DA: You also provided crucial support after the attacks on 9/11.
SW: I ended up working in many capacities. After 9/11, I immediately began working with survivors and the families of those lost. At first, we had to do missing person’s reports even though we all knew the outcome. Then I did death certificates. The stories I lived with then changed me forever. I remember one young man who came in with a photo of his wife in a bridal gown. They had been married for less than two weeks. He was dissociated — completely lost. This work was excruciating. Yet, I continued to work with survivors for ten years. A major change occurred in my work. I had been working with single people on how to find mates and now I was working with trauma and bereavement. Now, my practice is very mixed.
DA: What compelled you to take a solo bike trip from Astoria, OR to Crescent City, CA?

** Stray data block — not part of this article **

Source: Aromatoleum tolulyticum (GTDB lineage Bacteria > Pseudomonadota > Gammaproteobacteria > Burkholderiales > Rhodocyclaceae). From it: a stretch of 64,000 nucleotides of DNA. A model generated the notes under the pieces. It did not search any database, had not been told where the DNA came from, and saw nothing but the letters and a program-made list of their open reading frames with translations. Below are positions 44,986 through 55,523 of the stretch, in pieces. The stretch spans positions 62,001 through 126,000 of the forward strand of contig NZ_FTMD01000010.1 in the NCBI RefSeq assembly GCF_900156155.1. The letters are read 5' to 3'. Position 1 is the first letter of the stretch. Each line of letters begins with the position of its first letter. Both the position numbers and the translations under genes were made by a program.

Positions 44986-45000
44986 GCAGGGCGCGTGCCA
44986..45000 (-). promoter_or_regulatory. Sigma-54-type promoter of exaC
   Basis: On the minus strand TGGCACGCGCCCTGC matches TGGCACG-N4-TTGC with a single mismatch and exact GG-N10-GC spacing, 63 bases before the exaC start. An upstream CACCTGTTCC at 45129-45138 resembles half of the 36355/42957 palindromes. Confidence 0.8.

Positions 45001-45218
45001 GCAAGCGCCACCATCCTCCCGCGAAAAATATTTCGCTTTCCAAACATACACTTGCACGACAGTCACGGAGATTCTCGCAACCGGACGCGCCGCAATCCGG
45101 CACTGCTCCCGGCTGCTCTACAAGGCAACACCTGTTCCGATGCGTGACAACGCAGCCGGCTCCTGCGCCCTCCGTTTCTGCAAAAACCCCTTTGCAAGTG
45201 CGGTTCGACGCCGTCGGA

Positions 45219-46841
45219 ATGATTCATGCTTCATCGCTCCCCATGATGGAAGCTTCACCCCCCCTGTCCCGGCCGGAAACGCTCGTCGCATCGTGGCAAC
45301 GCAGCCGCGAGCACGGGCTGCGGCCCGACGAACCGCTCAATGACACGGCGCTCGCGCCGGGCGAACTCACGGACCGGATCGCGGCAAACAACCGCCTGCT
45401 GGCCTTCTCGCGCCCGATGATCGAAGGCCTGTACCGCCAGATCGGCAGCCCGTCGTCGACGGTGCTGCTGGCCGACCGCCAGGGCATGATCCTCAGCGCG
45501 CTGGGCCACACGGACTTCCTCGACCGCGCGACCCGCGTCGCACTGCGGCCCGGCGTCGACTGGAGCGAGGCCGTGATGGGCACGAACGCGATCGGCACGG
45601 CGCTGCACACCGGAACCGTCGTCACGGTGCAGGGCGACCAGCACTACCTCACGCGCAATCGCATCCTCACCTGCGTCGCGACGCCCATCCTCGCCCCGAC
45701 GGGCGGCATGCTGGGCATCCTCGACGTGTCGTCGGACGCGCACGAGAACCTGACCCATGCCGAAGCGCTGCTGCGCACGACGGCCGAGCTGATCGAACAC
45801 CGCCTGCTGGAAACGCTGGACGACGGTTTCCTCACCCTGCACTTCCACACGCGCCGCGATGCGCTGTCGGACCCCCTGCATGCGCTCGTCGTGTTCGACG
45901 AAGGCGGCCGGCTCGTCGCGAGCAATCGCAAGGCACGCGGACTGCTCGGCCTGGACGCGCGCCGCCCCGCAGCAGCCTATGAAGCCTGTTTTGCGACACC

SW: I lived on 11th street. So, during the months after 9/11, the only way I could get to work was by bicycle, so I bought a bike. I couldn’t seem to get through the feelings, so I just kept riding. Eight months later I did an AIDS ride from Bear Mountain to Boston. A year after 9/11, I rode with a group of survivors and firefighters (one for every firefighter lost) from Ground Zero to the Pentagon. After that, I learned how to ride with big bike panniers and my tent and my sleeping bag on my bike. I took a solo trip from Astoria, Oregon to Crescent City, California, sleeping in hiker/biker camps. Just me. It was the most exhilarating experience of my life.